Paper Mario: The Origami King is a special game. From the moment it was announced two months ago, it had fans stirring. When initially revealed it was met by mostly positive feedback, but there were some fans who still didn’t like what the series has become. After its second entry, Paper Mario: The Thousand Year Door, each game would start to lose its RPG elements, and take on a more Action Adventure feeling. The following games would bring in new mechanics and new ways to fight with each entry. Some dislike that, but others like me have grown to accept and enjoy it. Paper Mario: The Origami King brings a whole new way to fight with a new ring system. It also features a plot featured around Origami, the return of the partner system, and some of the best writing, and music in the series.
The Sinister Origami Plot
The game starts out with Mario and Luigi getting an invitation from Princess Peach to attend a Origami Festival held in Toad Town. As they arrive they are met with abandoned streets and homes. It is as if the entire populus got up and left the town. The brothers make their way to Princess Peach’s castle to find that she has been folded into an origami version of herself. Wishing for Mario to be reborn like her, Mario declines and is shown that Bowser’s minions have been also turned into origami monsters. It is at that moment Mario meets who would become his new partner, Olivia. Olivia is the princess of the Origami Kingdom, and sister to the main villain, King Olly. King Olly wishes to eliminate all Toads out of existence using the One Thousand Crane Technique. To give himself time he summons five different colored streamers all around the Mushroom Kingdom. It is up to Mario and Olivia to rid the Kingdom of the streamers, and to stop King Olly at all costs.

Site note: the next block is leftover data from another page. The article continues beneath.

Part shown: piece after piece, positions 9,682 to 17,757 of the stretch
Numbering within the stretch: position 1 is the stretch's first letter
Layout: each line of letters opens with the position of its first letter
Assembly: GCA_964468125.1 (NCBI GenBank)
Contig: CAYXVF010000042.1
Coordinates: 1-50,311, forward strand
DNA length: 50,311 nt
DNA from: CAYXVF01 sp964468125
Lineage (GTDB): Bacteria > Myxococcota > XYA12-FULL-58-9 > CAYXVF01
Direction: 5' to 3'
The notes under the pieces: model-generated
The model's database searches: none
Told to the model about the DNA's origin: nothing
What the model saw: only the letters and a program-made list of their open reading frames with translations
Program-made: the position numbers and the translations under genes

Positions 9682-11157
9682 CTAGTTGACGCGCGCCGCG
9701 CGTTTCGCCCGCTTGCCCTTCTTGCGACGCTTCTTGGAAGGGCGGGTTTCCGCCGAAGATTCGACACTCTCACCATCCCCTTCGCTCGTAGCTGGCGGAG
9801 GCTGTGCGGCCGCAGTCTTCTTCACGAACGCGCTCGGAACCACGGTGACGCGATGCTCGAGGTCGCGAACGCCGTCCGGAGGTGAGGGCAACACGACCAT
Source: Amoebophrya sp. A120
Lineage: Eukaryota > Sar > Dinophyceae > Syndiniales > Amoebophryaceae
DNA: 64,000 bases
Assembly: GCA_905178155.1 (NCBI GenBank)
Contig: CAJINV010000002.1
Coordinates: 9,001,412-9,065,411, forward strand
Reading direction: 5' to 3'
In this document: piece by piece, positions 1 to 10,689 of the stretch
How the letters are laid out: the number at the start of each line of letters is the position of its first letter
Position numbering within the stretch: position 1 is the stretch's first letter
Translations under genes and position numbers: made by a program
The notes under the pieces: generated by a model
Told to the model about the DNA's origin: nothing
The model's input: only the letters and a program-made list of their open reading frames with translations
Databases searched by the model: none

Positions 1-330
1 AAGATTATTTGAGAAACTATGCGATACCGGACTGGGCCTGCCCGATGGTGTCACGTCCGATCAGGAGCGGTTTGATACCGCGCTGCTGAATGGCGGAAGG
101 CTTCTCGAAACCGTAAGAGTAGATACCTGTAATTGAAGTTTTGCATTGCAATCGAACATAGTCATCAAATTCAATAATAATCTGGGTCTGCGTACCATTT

Spectacular ways of combat
Starting off with the new way to battle is the Ring System. Every battle now begins with Mario standing in the middle of a giant ring. Players will then have the opportunity to move the rings as they so choose. You can move the ring vertically or horizontally to line-up as many enemies as you can. Let that be a straight line of four, or 2×2 to use Mario’s hammer. Line-up the enemies in a certain way and you can get bonuses such as x1.5 damage. The ring system is a lot fun to play around with, but it lacks in certain areas. Some may find it repetitive, and unneeded. The ring system also lacks compelling items. The game features jump and hammer attacks, but has 4 other items that do damage. Previous installments had a wide variety of items players can choose from, so it is sad to see the only options being the Fire Flower, Ice Flower, POW Block, and the Tail.